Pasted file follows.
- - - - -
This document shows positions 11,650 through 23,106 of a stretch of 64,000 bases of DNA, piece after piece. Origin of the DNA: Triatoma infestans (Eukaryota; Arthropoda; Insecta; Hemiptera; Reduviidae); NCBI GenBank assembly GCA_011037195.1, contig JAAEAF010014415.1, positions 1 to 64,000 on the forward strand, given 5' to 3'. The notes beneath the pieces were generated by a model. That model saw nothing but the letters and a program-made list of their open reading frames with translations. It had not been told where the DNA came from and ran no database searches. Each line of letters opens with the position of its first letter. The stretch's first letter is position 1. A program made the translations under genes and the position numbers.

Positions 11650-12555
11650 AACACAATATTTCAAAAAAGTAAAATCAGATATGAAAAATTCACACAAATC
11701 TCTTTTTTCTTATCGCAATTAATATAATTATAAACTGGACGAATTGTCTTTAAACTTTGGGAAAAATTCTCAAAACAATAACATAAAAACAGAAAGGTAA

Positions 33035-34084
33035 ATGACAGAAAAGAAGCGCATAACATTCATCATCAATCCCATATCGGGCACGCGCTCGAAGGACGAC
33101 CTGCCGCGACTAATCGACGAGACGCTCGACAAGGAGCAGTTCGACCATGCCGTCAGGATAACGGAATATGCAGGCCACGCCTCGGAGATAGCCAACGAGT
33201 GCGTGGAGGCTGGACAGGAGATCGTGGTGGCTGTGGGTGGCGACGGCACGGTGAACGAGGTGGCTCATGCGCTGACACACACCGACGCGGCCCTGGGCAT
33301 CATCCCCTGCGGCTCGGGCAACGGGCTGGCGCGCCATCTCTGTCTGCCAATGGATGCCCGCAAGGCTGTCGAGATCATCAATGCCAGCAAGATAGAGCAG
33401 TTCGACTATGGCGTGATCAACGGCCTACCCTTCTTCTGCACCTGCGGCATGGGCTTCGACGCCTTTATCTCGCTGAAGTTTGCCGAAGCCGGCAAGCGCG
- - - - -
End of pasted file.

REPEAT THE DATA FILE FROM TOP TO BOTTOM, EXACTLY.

This document shows positions 11,650 through 23,106 of a stretch of 64,000 bases of DNA, piece after piece. Origin of the DNA: Triatoma infestans (Eukaryota; Arthropoda; Insecta; Hemiptera; Reduviidae); NCBI GenBank assembly GCA_011037195.1, contig JAAEAF010014415.1, positions 1 to 64,000 on the forward strand, given 5' to 3'. The notes beneath the pieces were generated by a model. That model saw nothing but the letters and a program-made list of their open reading frames with translations. It had not been told where the DNA came from and ran no database searches. Each line of letters opens with the position of its first letter. The stretch's first letter is position 1. A program made the translations under genes and the position numbers.

Positions 11650-12555
11650 AACACAATATTTCAAAAAAGTAAAATCAGATATGAAAAATTCACACAAATC
11701 TCTTTTTTCTTATCGCAATTAATATAATTATAAACTGGACGAATTGTCTTTAAACTTTGGGAAAAATTCTCAAAACAATAACATAAAAACAGAAAGGTAA

Positions 33035-34084
33035 ATGACAGAAAAGAAGCGCATAACATTCATCATCAATCCCATATCGGGCACGCGCTCGAAGGACGAC
33101 CTGCCGCGACTAATCGACGAGACGCTCGACAAGGAGCAGTTCGACCATGCCGTCAGGATAACGGAATATGCAGGCCACGCCTCGGAGATAGCCAACGAGT
33201 GCGTGGAGGCTGGACAGGAGATCGTGGTGGCTGTGGGTGGCGACGGCACGGTGAACGAGGTGGCTCATGCGCTGACACACACCGACGCGGCCCTGGGCAT
33301 CATCCCCTGCGGCTCGGGCAACGGGCTGGCGCGCCATCTCTGTCTGCCAATGGATGCCCGCAAGGCTGTCGAGATCATCAATGCCAGCAAGATAGAGCAG
33401 TTCGACTATGGCGTGATCAACGGCCTACCCTTCTTCTGCACCTGCGGCATGGGCTTCGACGCCTTTATCTCGCTGAAGTTTGCCGAAGCCGGCAAGCGCG